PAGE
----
Wednesday, August 27, 2008

Some Thoughts About Worship

Thinking about worship has been a particular focus of mine for almost forty years. For thirty-three of those years I had a pastoral role in shaping worship from week to week. As I look back — it is said that hindsight is 20/20 — I see so many assumptions that were taken for granted.

What are the parameters for Christian worship? By this I specifically mean corporate gathering on the Lord’s Day, the latter of which is already based on something I consider to be foundational (i.e., a Thursday night gathering for believers, to cite a model that has been popular in recent years, is not the same).

Some would argue — or at least presumptively practice — that Jesus’ words to the Samaritan woman are all that’s needed: worship.... in spirit and in truth (Jn 4). It should be obvious, though, that those words need a lot of interpretation. Does “spirit” mean that form is totally relative? Does “truth,” on the other hand, mean that form in worship is part of an authoritative tradition that was established from the beginning? (Of course, this brings up the issue of authority, which would take this post to a far deeper and more involved level; those who truly are interested on basic issues with authority could start with a recent triple post on another (and very thought-provoking) blog:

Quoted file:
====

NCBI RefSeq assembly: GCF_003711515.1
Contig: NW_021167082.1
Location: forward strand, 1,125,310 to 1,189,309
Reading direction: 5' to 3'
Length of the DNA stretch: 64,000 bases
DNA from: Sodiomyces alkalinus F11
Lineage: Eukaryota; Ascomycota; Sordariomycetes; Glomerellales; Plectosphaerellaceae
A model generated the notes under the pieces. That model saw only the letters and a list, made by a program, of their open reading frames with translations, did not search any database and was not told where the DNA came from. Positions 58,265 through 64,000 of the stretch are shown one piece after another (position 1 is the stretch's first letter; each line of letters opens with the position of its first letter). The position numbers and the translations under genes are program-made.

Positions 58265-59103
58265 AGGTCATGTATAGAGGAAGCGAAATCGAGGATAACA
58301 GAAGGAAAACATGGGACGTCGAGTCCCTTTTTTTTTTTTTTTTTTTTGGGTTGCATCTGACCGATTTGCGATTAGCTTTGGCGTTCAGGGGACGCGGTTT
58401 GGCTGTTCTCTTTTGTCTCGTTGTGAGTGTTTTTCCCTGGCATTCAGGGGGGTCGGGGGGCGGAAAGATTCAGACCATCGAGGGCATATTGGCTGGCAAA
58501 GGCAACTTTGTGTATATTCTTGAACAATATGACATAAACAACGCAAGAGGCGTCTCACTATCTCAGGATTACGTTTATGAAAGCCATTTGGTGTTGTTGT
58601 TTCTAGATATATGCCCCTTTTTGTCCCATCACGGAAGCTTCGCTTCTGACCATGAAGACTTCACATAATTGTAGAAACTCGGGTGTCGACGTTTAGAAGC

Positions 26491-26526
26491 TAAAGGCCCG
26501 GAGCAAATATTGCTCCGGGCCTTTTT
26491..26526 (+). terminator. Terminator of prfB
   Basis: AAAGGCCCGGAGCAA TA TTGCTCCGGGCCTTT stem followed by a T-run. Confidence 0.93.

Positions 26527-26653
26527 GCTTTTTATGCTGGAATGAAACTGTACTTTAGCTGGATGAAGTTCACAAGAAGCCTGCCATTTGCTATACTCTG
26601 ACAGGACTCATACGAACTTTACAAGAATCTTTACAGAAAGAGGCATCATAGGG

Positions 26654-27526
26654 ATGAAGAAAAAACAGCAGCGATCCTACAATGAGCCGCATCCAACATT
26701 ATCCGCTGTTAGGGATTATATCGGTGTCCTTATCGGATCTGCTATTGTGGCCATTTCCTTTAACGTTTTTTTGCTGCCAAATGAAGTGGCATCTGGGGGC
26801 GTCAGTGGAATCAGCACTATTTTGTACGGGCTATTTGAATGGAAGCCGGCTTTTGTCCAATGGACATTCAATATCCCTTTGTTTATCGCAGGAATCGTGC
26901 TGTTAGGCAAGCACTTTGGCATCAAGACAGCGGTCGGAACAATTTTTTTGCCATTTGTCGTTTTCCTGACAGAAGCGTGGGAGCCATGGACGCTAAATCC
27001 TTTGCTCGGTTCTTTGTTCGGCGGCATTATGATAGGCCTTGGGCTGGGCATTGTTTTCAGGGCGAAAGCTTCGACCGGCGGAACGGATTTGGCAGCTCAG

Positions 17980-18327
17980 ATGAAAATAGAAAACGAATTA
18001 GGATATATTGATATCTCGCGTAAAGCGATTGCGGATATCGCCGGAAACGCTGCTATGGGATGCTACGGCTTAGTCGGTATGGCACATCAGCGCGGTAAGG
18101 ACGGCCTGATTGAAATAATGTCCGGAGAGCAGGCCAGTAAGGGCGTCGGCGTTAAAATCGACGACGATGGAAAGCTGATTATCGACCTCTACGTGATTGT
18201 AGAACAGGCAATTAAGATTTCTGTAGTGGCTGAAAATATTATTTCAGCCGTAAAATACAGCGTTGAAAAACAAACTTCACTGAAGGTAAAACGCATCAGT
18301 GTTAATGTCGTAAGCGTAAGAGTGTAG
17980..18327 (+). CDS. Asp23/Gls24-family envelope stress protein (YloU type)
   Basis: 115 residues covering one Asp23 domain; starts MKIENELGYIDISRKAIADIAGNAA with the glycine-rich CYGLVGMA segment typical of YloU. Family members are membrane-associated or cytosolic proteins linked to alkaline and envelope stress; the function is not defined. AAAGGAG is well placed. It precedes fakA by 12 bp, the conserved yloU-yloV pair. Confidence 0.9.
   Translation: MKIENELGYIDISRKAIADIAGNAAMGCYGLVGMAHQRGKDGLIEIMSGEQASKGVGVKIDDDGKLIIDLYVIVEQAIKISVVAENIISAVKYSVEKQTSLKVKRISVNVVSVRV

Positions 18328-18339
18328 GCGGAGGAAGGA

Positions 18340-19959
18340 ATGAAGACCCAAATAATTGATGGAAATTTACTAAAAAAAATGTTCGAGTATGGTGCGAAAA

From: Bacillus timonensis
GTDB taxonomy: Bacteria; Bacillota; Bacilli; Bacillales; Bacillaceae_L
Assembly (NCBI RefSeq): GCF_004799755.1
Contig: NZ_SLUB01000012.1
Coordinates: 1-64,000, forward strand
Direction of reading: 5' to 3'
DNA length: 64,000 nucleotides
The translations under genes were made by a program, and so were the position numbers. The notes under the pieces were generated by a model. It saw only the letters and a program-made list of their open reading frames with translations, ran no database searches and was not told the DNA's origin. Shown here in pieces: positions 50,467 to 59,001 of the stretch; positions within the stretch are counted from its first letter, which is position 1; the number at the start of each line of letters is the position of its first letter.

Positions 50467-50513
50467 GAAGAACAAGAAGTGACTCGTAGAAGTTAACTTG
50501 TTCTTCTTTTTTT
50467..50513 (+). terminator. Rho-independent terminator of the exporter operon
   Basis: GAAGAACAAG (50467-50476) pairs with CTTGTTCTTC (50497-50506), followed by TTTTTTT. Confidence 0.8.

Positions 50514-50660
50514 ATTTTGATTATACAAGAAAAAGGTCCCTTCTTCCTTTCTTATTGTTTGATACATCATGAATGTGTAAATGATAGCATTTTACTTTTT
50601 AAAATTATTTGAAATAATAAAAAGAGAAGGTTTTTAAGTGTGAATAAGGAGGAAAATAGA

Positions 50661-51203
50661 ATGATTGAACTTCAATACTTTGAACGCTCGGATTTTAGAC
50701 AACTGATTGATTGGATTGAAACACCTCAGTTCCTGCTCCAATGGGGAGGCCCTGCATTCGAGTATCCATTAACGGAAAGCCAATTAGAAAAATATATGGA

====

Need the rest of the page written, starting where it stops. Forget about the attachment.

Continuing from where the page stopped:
I recently read something that both exalted a “spirit” of worship and denounced any forms of “empty rituals” (again, there are basic presumptions with the adjective, “empty”). This caused me to reflect on what is often the catalyst for the energy so routinely connected to “great” / “moving” / “thrilling” worship — music. Increasingly over the past several decades, that which is called “great worship” is usually connected with music that is performance-based, more and more professionally oriented, and quite often emotionally manipulative.

I am not saying good music in worship is wrong — far from it, but I do think it is important to warn against what can be “good” taking an undue place of preeminence. I know how “moving” (and dominant) music is in our culture. I have heard too many people talk about “why my church has such worship: the worship band is incredible — they even have commercial CDs.”

I wonder how Paul and the other apostles managed to spread the Christian Faith over Europe and much of Asia without an electric praise band! What made the gospel compelling without a few crooners hovering over a microphone and gyrating to Jesus?

To those two questions I would offer two substantive things: First, a quality of life — modeled after Jesus and enabled by the Holy Spirit — that caused those early Christians to be willing to suffer and die to be able to love others like the One who had died and risen. Second, worship that was anchored in what Jesus gave His Church: His very presence in the Bread and Cup.

Some things in worship truly are relative to culture and even the abilities of a given congregation. They can be good and helpful. But those things should never overshadow what has been the essence of Christian worship from the beginning; there is meaning to “spirit” and “truth,” and it is found in The Great Tradition (which is another subject worth extensive reflection).

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